Here's why the food pyramid is bullshit: it's missing the most critical food group of them all - sauce. I'm all about sauce - marinara sauce, hot sauce, soy sauce, you name it. This following artist's rendition dramatically illustrates my feelings about hot sauce, Sriracha in particular.
Tonight's topic however is soy sauce. You may be thinking that there are a number of different brands of soy sauce available on the market, and that I am going to debate the pros and cons of each. Wrong. There is only one brand of legit soy sauce on the market: Kikkoman. If you're a La Choy kinda person, I suggest you try this amazing computer trick right now: Alt+F4.
The brew-masters at Kikkoman do have a variety of flavors with which to dazzle you (not ending on a preposition here, suckas). Let us highlight two of them - the general purpose soy sauce and their sushi / sashimi blend.
According to Kikkoman:
Made from our naturally brewed soy sauce, Sushi & Sashimi Soy Sauce is sweeter and milder than original Kikkoman Soy Sauce. The balance of sweetness and saltiness, as well as a special blend of natural ingredients, pairs well with wasabi (Japanese horseradish paste) and heightens the flavor of sushi and sashimi, as well as a variety of other foods, such as pot stickers, grilled meat and chicken.I did a quick back-to-back taste test. Relative to the control (all-purpose "normal" soy sauce), the sushi & sashimi blend definitely does have a bit less of an edge to it, and while perhaps not that much more mild does have a sweeter and less aggressive taste to it. The difference is subtle, but it really is very good - and not just for sushi. I've used it for just about everything and it is quite good.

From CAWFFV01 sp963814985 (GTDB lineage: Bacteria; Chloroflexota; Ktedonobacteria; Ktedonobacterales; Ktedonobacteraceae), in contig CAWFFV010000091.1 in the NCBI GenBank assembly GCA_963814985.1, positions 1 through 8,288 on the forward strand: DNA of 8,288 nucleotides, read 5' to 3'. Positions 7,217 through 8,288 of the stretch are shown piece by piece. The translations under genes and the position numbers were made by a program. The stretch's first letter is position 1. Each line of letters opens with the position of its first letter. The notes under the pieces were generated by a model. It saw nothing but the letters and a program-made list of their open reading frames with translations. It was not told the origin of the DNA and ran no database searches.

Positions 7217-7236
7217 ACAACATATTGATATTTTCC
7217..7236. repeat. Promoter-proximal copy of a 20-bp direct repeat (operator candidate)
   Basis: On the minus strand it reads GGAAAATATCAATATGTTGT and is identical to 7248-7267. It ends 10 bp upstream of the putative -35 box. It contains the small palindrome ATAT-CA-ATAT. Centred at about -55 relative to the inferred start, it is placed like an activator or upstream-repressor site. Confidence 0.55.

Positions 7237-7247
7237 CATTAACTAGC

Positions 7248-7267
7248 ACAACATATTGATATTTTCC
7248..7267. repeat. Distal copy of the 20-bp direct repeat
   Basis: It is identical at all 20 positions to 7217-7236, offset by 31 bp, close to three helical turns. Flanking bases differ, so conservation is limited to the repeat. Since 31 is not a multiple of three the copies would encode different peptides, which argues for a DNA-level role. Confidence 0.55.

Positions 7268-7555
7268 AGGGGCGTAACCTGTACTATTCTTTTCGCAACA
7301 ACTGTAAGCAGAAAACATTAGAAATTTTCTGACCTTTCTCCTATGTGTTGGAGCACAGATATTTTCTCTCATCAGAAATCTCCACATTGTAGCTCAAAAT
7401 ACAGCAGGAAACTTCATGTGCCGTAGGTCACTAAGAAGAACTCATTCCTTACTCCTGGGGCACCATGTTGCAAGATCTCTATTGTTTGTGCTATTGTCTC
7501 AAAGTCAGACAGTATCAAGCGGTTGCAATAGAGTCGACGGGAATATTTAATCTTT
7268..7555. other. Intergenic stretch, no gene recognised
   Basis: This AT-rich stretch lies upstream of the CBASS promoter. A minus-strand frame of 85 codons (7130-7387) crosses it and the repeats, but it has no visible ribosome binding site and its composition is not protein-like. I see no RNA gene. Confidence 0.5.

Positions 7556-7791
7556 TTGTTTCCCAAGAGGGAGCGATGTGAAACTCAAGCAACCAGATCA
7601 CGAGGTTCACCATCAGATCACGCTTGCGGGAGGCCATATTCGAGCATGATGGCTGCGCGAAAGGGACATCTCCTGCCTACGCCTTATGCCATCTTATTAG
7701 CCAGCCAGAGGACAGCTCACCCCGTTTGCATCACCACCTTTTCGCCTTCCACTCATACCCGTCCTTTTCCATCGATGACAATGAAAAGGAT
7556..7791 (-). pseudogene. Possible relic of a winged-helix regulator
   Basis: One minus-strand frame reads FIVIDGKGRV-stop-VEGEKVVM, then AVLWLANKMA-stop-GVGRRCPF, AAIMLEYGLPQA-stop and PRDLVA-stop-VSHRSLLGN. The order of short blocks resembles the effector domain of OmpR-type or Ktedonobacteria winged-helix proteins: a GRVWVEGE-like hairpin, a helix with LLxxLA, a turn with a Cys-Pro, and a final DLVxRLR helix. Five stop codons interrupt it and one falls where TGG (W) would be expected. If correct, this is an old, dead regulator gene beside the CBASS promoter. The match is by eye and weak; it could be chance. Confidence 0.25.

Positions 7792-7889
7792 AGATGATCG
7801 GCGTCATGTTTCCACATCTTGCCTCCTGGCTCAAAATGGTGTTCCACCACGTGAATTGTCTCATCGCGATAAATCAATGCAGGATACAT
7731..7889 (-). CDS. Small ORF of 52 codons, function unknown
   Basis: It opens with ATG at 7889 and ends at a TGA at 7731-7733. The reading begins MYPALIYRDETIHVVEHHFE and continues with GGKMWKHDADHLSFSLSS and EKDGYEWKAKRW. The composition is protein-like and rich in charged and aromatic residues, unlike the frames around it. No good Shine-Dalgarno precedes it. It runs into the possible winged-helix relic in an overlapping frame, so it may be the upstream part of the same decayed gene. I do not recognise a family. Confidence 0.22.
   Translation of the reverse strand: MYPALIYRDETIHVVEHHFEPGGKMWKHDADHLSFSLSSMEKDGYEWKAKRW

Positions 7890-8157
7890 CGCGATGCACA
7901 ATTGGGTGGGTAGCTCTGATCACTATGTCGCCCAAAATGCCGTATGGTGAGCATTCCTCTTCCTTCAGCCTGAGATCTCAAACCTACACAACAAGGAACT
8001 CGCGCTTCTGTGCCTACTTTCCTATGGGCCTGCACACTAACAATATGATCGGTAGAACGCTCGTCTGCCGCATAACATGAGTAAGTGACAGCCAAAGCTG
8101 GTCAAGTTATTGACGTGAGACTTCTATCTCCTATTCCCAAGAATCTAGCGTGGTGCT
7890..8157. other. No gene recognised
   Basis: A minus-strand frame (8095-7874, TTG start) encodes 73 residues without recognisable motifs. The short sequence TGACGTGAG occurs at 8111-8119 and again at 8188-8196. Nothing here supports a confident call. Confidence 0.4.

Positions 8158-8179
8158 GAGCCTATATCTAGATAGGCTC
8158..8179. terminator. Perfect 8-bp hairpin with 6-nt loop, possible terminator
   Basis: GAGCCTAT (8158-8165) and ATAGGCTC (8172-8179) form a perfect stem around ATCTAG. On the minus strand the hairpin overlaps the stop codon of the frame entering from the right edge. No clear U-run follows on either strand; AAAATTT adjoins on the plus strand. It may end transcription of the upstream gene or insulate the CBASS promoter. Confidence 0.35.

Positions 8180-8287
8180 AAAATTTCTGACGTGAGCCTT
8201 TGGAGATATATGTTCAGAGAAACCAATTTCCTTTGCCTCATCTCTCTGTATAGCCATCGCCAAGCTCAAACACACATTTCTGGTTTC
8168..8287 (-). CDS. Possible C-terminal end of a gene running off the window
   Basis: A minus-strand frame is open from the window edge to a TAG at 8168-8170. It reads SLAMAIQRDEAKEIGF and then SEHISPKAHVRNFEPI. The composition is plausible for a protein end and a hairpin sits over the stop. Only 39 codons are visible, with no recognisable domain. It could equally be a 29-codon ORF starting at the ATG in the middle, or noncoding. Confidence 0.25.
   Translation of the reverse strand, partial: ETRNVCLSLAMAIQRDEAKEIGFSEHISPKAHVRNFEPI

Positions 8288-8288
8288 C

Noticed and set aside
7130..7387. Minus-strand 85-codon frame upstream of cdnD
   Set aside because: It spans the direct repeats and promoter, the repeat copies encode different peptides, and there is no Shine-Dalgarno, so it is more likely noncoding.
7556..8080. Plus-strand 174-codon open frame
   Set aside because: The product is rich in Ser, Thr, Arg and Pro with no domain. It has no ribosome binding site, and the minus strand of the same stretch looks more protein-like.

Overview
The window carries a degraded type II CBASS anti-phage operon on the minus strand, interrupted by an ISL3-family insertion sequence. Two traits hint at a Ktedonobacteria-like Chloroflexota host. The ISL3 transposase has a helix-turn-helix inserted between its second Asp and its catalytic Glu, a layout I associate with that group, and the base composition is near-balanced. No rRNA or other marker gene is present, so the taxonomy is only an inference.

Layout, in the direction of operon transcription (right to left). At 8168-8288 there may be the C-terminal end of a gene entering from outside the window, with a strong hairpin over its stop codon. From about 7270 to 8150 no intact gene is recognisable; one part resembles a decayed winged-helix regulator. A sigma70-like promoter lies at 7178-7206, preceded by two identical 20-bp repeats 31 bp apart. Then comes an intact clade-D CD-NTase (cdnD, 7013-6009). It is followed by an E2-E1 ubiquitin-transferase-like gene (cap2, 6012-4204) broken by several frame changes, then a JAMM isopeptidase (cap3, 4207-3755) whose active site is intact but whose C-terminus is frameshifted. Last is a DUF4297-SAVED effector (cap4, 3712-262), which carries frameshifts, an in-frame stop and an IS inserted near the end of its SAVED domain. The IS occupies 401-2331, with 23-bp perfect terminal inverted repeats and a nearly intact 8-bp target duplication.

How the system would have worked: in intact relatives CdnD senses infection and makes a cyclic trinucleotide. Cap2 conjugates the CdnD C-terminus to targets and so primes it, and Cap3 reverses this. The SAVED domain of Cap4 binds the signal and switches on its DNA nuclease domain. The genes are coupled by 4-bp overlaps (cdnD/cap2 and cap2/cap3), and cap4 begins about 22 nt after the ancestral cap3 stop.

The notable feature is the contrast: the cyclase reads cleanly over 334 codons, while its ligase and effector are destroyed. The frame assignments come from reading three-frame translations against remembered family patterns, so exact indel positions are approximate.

Try it out. In Ohio I had seen it briefly in Giant Eagle, though seemingly it disappeared off the shelves within the year before I moved out of there. In North Carolina it is definitely available at Harris Teeter, but not at Lowe's Foods.